Discus fish are often considered to be some of the most interesting, colorful, and beautiful aquarium fish. They are not overly difficult to care for, which is a big bonus indeed. One thing to keep in mind is that while discus fish do not necessarily require live plants in their tank.
Generally, Large and leafy plants are the way to go for Discus, to help give you some good suggestions here are what we consider to be 5 of the best aquarium plants for Discus fish (Anubias Nana is our top pick) that work well with them.
|Anubias Nana||Hardy & resilient||9.4/10|
|Java Fern||Grows up to 14 inches (height)||9.1/10|
|Jungle Vallisneria||Doesn’t require much light||8.5/10|
5 Best Aquarium Plants For Discus Fish
Here is a rundown of our favorite 5 plants to add to your Discus tank, let’s take a closer look at each of them right now.
1. Anubias Nana
Now, this plant features fairly broad, wide, and rounded green leaves, which helps provide some cover and privacy for discus fish. This type of fish tends to be quite shy and they enjoy having lots of cover to hide under, which makes the broad leaves of the anubias nana ideal.
Moreover, the broad leaves of this plant are also ideal for discus fish to spawn over and lay their eggs on. What you might like about the anubias nana is that it grows to around 7.5 inches in height at the most, and it grows quite slowly, which makes it a good background plant for smaller tanks, but it can also be used as a foreground or midground plant for larger tanks.
Whatever the case may be, discus fish should really enjoy this plant. It is a plant with rhizomes, so it can be put in gravel substrate if you choose, but it also does really well tied to rocks or driftwood.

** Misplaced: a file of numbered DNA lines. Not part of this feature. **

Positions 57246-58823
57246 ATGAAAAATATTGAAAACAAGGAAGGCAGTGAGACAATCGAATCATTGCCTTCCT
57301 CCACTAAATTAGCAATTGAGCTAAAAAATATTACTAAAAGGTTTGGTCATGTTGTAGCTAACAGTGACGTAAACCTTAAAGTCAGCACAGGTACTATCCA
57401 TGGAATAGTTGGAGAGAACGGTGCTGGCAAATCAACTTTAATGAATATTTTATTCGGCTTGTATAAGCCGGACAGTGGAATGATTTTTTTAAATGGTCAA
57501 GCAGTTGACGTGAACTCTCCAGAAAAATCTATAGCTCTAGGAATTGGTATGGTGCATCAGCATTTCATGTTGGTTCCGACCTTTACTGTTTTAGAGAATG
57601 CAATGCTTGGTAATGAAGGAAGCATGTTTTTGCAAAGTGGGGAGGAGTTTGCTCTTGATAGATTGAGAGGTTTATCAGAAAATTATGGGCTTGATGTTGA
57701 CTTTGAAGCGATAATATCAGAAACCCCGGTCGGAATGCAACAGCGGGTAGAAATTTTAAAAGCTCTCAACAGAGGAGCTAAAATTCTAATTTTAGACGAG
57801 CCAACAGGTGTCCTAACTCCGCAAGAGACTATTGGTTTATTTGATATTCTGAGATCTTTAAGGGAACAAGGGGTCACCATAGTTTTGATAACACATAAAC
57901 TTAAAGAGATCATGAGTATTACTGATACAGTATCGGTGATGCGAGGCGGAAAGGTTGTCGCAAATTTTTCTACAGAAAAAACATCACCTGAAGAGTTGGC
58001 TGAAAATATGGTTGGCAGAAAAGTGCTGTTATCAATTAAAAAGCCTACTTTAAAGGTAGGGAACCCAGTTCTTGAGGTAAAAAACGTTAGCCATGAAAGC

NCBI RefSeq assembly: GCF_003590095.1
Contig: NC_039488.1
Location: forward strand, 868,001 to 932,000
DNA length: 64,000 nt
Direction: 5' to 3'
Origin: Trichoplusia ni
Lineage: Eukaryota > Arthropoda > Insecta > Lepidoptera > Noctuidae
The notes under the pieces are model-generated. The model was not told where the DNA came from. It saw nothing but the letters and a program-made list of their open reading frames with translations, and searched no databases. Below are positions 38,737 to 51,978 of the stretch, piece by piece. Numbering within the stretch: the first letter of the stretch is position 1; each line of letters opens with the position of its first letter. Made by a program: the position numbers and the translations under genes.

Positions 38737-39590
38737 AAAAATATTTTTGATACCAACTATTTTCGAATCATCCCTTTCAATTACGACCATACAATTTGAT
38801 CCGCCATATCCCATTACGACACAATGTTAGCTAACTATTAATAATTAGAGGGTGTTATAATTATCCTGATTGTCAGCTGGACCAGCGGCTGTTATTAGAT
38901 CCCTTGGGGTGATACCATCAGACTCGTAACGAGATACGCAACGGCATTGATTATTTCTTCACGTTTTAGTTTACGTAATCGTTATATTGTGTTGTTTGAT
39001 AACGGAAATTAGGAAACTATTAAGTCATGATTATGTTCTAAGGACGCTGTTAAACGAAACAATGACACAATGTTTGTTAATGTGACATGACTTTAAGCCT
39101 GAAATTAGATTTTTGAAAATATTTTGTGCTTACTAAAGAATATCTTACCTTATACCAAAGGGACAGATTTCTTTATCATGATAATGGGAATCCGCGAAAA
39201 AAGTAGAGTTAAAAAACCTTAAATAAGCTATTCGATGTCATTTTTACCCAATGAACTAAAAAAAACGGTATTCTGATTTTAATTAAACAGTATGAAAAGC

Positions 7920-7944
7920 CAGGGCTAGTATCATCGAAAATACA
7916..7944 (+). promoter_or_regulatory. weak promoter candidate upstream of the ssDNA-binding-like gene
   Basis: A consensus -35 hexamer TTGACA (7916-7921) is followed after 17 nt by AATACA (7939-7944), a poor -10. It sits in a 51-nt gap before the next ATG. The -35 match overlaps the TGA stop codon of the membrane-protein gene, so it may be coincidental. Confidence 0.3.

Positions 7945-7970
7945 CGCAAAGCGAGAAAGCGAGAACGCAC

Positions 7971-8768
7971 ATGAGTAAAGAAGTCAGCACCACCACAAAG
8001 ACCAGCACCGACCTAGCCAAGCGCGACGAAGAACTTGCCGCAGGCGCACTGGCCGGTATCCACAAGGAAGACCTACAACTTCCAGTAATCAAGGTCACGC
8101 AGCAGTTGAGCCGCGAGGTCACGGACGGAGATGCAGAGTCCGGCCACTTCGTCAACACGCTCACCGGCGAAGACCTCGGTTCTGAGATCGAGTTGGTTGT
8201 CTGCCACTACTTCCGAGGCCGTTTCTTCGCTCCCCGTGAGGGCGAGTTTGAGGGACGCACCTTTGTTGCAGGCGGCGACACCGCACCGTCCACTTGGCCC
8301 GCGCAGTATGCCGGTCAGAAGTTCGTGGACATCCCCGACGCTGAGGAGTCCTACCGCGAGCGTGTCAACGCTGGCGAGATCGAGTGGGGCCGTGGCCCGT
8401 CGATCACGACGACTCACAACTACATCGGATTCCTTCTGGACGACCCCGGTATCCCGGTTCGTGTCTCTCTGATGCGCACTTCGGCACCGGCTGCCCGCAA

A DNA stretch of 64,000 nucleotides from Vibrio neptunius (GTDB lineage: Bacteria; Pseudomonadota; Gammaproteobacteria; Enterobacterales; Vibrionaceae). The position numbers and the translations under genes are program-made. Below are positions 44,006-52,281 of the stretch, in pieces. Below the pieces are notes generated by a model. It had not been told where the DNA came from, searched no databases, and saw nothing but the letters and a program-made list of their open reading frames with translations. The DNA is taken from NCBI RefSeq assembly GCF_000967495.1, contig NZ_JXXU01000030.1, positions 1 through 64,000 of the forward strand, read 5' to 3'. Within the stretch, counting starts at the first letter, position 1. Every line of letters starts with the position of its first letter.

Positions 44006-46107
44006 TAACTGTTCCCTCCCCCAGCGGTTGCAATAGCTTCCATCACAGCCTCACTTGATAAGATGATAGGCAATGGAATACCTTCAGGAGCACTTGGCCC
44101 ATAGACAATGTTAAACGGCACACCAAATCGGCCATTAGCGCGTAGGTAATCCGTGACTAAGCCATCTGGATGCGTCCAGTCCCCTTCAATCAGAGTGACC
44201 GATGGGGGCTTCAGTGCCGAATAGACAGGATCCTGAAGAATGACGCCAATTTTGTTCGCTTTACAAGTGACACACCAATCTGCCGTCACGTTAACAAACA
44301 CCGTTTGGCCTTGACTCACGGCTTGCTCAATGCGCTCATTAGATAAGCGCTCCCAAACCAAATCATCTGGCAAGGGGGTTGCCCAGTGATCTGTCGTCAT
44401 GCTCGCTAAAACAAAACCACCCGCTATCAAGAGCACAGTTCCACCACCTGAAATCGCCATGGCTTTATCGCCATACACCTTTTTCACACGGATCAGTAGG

In terms of care and tank conditions, anubias nana requires water temperatures between 72 and 82 degrees Fahrenheit, with a pH level between 6.0 and 7.5, with a water hardness level between 3 and 8 dGH. Anubias nana does not require all that much light, which is a bonus. It’s a hardy and resilient plant that should do fine in any discus tank.
2. Java Fern
The java fern does make for another good option for discus fish. The reason for this is because the java fern has lots of long, thin, and pointed leaves. It kind of looks like a mix between tall grass and some sort of leaves.
The java fern has a slow to moderate growth rate and it can grow to around 14 inches in height, so it creates kind of a wall of grass like leaves, which makes it ideal for discus fish because it gives them a lot of privacy, something to swim through and hide in, as well as a place to lay their eggs when spawning time comes along.
Now, java ferns feature rhizomes instead of standard roots, and these do not like to be buried under substrate. Java ferns are best tied to rocks or driftwood using some fishing line. What is nice here is that the java fern is very easy to care for and does not require much maintenance.
Yes, it can grow fairly tall, which means that you might need to trim it a bit if you have a smaller tank, but other than that, there is really not much maintenance required at all. The java fern will do fine in waters between 68 and 82 degress Fahrenheit, with a pH level between 6.0 and 7.5 and a water hardness level between 3 and 8 dGH.
3. Jungle Vallisneria
Yet another decent aquarium plant to keep with your discus fish is Jungle Vallisneria. This plant has the appearance of grass, very long and large grass with decent size leaves, which come to a point at the end. It looks like really long and tall grass that you might find in a field, but yes of course it is aquatic in nature.
The important thing to note about this plant is that it does grow very large, up to 6 feet or around 2 meters in height, and it does grow at a decent pace, so if you have a smaller or medium size aquarium, you will need to trim it a lot.
For this reason, in a smaller discus tank, it should be used as a background plant, but if you have a large tank, it could also make for a decent midground plant, especially with a bit of trimming.
Of course, this plant is more than ideal for discus fish, as it does create a tall and fairly thick wall of what is more or less grass, therefore providing discus fish with plenty of hiding spots and places to lay their eggs.